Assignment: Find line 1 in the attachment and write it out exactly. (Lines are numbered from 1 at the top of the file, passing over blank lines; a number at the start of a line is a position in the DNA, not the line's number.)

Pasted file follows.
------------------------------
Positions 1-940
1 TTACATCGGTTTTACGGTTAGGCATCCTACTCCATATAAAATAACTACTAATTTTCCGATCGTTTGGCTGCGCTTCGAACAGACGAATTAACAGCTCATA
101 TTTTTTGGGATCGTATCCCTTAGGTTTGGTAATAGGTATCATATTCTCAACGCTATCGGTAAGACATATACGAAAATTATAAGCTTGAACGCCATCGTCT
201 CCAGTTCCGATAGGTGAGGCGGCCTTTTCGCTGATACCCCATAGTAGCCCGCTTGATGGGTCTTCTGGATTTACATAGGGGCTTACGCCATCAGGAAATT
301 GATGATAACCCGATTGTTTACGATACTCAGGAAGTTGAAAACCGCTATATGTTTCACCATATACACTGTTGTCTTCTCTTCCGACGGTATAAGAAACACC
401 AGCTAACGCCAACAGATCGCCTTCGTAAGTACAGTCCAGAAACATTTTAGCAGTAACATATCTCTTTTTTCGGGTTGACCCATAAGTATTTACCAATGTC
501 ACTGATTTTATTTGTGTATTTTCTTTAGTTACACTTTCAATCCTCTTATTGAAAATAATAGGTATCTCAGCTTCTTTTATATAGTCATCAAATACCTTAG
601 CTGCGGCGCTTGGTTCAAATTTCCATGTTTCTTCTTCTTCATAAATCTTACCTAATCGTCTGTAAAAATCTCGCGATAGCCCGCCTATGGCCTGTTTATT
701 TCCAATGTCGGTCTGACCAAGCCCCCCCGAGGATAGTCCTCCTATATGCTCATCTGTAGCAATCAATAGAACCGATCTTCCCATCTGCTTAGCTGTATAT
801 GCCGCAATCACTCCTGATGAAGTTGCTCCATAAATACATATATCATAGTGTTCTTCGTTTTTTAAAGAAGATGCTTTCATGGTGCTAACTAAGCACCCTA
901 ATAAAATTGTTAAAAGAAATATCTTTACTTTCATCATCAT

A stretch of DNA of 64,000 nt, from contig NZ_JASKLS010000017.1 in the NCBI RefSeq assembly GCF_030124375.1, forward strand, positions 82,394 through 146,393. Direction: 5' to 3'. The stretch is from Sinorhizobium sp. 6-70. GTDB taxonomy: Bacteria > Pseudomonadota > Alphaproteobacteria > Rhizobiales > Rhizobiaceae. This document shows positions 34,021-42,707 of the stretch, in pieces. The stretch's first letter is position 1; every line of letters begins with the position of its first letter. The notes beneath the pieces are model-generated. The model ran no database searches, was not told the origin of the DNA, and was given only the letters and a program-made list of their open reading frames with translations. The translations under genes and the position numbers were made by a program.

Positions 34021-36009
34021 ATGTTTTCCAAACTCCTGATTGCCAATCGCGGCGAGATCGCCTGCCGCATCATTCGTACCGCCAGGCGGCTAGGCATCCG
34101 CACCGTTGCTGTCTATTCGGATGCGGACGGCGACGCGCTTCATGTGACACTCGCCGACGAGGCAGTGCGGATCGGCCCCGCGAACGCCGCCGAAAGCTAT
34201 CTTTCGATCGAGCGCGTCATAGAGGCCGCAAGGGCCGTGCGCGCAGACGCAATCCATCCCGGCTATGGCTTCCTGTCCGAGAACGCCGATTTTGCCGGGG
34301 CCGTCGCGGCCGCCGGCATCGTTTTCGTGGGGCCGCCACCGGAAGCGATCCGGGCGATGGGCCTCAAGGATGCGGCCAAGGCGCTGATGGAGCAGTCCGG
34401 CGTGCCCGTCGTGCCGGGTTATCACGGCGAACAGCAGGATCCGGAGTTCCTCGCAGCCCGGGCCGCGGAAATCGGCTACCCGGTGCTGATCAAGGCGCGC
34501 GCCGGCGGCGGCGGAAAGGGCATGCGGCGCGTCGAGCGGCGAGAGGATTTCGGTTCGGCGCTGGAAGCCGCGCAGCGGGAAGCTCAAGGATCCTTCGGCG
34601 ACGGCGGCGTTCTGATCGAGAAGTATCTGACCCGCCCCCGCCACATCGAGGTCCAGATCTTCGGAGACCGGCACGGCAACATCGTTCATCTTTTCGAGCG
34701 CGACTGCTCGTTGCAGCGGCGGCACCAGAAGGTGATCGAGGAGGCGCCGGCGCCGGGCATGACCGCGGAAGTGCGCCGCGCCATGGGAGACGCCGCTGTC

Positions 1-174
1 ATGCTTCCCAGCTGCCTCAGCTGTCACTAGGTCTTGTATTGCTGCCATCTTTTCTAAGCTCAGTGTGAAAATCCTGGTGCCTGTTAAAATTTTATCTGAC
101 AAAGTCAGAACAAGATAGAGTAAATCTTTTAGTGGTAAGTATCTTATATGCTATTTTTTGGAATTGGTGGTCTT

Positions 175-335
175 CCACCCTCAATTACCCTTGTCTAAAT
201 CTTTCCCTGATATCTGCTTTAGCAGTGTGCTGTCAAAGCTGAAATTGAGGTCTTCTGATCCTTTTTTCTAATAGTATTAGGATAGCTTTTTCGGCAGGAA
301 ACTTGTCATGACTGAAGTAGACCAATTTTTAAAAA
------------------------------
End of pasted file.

Positions 1-940